2. The economic impact of student loan repayments
The downgrade to Target's stock could be a canary-in-the-coal-mine indicator of what analysts and market strategists do this summer before the repayments begin. Are more retailer ratings cut? Do strategists trim their S&P 500 earnings estimates and year-end price targets? How will markets react? The market reaction to the Target downgrade was modest, but can it continue?
Make no mistake, the payment restart will be a headwind for an economy that doesn't need one.
Goldman Sachs estimates student loan repayments will subtract 0.2 percentage points from personal consumption expenditures growth this year if the loan forgiveness plan is struck down, or 0.1 percentage point if the plan stands.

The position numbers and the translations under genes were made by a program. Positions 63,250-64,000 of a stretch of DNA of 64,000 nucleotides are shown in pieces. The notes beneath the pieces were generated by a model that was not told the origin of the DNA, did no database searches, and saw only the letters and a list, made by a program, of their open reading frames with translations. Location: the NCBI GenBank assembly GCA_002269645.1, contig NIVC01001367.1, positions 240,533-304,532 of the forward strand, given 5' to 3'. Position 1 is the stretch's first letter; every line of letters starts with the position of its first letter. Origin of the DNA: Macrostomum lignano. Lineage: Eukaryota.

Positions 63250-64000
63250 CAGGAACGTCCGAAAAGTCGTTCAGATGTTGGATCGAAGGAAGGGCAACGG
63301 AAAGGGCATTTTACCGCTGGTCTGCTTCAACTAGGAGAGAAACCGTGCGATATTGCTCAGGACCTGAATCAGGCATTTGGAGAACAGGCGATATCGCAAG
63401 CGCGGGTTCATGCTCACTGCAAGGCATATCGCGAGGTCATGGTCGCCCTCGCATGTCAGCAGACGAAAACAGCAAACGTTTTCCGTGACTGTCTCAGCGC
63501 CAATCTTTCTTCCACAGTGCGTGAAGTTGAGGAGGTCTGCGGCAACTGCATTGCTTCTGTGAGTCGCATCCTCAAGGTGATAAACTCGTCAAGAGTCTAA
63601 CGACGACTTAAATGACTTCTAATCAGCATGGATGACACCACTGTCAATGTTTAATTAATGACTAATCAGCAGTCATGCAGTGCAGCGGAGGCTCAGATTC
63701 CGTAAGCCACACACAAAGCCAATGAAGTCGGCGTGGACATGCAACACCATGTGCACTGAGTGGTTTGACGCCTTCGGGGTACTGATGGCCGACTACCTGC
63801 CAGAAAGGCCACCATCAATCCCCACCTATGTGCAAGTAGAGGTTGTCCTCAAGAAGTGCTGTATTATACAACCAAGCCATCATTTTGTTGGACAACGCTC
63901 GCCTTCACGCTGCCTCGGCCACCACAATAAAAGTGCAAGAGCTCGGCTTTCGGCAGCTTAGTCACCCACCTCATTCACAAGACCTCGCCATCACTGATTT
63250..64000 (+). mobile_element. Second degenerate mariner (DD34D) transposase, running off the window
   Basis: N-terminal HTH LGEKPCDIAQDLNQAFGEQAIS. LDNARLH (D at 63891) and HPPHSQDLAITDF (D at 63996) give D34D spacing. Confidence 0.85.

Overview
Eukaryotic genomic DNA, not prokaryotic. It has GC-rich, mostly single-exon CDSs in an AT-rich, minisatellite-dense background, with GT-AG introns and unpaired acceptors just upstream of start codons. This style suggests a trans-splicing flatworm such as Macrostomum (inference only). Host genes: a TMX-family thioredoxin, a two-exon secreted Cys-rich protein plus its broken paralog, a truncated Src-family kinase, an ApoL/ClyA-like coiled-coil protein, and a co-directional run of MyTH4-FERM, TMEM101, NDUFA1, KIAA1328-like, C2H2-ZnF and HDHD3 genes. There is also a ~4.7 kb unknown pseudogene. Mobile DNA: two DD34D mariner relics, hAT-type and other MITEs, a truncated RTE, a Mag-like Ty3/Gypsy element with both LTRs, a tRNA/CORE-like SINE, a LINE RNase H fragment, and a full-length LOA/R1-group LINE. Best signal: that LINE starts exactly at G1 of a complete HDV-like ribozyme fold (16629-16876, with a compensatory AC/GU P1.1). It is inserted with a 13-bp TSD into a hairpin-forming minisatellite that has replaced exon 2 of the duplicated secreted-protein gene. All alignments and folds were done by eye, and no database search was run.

Jefferies economist Thomas Simons thinks at least $400 a month in spending capacity will be removed from the pockets of those with student loans.
"So as we're now adding this back in to balance sheets that are already pretty strained by two years of very high inflation that's run significantly higher than wage growth, the capacity to absorb this in a lot of budgets I think is much worse now," Simons said on Yahoo Finance Live.
3. AI Stocks
It's time for investors to draw a differentiation in AI stocks. Not doing so could prove very painful to one's portfolio.
On the one hand, you have credible companies infusing generative AI into their businesses to unlock efficiencies and win new business. I was very impressed by what HP CEO Enrique Lores told me about how AI will transform the personal computer starting in 2024. With that, the company and rival Dell could be winners of a PC refresh cycle in 2024.